It is not just because we are an enlightened and open-minded people. It turns out that it is in the UK’s best interests to be a strong advocate of binding international rules. We are a country particularly exposed to risks in the world, with the largest financial center in the world, significant trade flows and citizens who love to travel a lot. More than most countries, we need to know that laws are obeyed and debts are paid. Over the centuries we have become so renowned for our reliability and expertise that people all over the world want to settle their disputes under English law. Such preeminence has increased our influence and our soft power even as our physical power in the world has diminished.
Yet the concept of international law also has, for Britain, far beyond even this daily importance. It has provided the foundation and rationale for some of our most important decisions as a nation. The 1914 declaration of war was aimed specifically at confirming a conventional commitment to Belgian neutrality, unlike Germany’s decision to view this as “a piece of paper.” The establishment of the Nuremberg trials in 1945 was, in the words of the prosecution, “to use international law to face the greatest threat of our time – the war of aggression.”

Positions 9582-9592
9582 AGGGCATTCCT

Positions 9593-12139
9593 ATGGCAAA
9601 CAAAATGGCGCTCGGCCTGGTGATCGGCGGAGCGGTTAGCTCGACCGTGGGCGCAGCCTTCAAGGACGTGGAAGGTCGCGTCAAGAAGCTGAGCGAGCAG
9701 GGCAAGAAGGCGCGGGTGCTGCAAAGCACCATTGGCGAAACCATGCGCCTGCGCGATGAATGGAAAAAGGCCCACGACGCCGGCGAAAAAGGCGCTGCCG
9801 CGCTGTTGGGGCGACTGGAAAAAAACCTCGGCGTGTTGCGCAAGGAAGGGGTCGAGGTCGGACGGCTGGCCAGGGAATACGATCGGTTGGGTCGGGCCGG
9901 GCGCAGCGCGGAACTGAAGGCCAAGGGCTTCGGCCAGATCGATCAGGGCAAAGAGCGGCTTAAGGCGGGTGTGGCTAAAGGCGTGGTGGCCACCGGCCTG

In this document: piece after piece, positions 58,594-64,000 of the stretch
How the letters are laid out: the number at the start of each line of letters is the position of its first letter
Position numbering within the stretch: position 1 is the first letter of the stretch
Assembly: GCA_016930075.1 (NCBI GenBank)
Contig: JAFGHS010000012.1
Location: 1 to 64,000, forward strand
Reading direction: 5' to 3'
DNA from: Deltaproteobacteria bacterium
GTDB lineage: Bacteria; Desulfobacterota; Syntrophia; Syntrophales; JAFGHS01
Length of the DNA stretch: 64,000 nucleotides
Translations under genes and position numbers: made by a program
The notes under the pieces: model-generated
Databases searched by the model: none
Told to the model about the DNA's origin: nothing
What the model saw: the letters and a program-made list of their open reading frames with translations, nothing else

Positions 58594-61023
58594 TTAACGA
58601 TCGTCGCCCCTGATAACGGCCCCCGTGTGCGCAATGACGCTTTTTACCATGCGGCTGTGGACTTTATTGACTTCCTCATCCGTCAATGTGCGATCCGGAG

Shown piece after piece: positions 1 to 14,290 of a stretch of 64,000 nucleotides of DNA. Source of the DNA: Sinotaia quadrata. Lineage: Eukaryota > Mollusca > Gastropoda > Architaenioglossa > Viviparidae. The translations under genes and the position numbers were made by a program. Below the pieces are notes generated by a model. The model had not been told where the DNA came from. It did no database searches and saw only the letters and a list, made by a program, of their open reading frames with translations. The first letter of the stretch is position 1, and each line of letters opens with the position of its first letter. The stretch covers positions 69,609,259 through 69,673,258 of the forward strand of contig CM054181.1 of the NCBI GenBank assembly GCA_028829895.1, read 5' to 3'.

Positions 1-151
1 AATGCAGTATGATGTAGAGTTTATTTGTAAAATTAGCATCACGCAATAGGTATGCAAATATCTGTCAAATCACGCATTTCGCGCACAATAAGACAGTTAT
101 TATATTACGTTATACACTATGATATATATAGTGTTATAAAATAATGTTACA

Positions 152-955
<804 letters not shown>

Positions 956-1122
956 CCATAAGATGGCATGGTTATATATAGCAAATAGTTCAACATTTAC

Successive prime ministers have justified their actions abroad on this basis. In 1982, Margaret Thatcher cited “international law must be respected” as one of the three guiding principles of her position on the Falklands. When Russia committed the Salisbury poisonings on our soil two years ago, Theresa May sought and received support from other countries on the grounds that it was “the role of the Russian state in the development of chemical weapons, contrary to international law. “. It is on a similar basis that the UK today opposes acts of aggression, such as Assad’s use of chemical weapons, or treaty violations, as evidenced by recent actions by China in Hong Kong.